The simulation was a simple maze running task. Participants had to run through a maze –with either then own avatar or someone else’s– as fast as they could while trying to avoid hitting the walls and triggering mines on the floor. Either of those errors would result in the avatar saying “ow” or “ouch” – in condition 1, this was a recording of their own voice, while in condition 2, it was a recording of that last participant’s voice.

Are Avatars Worth It?

As often happens with research, the answer is not a simple Yes versus No. First, our study showed that participants were generally much happier with an avatar that looked like them. They both liked and were connected to their own avatars to a greater extent (Condition 1) than someone else’s (Condition 2).  Additionally, they were more engaged with the simulation, and male participants also enjoyed it more when they piloted their own avatar.

However, female participants seemed to enjoy the simulation less with their own avatar. Several female participants mentioned being self-conscious about the way they looked when viewing their own avatar. Perhaps body-image concerns can explain why women tended to enjoy the simulation less in Condition 1.

Second, our study showed no effect of personalized avatars on performance. For both genders, users did not behave any differently in the simulation based on the avatar’s appearance. Specifically, participants who piloted their own avatar (Condition 1) were no faster or more accurate than those who had someone else’s avatar (Condition 2).  They didn’t complete the maze any more quickly, nor did they hit fewer walls or mines. Users were also no more cautious with their own avatars: they took no fewer risks with the avatar in the simulated environment and reported no greater concern about the avatar getting injured during the simulation.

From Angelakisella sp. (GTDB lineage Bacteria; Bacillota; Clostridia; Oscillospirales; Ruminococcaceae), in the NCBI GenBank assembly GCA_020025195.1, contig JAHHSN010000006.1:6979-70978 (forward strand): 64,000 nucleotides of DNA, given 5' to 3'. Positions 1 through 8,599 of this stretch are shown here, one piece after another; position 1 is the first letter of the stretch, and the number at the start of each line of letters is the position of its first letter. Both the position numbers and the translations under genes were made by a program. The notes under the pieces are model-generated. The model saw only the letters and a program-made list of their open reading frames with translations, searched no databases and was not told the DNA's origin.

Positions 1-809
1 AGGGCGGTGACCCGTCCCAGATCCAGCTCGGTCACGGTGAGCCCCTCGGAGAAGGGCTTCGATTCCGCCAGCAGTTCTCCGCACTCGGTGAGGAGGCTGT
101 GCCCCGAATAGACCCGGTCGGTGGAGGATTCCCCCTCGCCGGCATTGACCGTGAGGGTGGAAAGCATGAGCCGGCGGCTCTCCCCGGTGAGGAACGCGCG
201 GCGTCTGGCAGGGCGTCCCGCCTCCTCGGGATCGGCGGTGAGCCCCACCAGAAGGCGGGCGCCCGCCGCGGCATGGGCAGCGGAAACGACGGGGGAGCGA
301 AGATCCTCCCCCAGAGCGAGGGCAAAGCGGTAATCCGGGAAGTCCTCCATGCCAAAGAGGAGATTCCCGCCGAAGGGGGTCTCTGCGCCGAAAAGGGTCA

Implications for Organizations

Should training departments and companies invest in scanning employees so they can have their own personalized avatar for virtual training simulations? Our initial study suggests that the answer depends on why. Is it to:

  •  Increase engagement with the simulation?
  •  Increase connection to and liking of the avatar?

If the answer is yes to these questions, then our research suggests organizations might benefit from personalized avatars. However, if organizations expect that having such avatars will impact performance or behavior in the training simulation, our findings do not offer support. It should be kept in mind that we used a simple maze navigation simulation, involving motor and spatial skills, eye-hand coordination, and navigating an environment. Our findings may not generalize to other types of simulations – involving more complex, interpersonal, team, or challenging scenarios.

Our findings do, however, suggest it may be important to be aware of gender differences in attitudes towards personalized avatars. Here, a final, additional word of caution is warranted: organizations may wish to consider that female members may not appreciate the simulation as much if personalized avatars trigger them to feel self-conscious. While simulations can feel more engaging when users have personalized avatars, it is not the answer to all issues in virtual training (and perhaps not for all users).

This research was published in the Proceedings of the 2016 ACM SIGGRAPH Motion in Games Conference and awarded Best Presentation.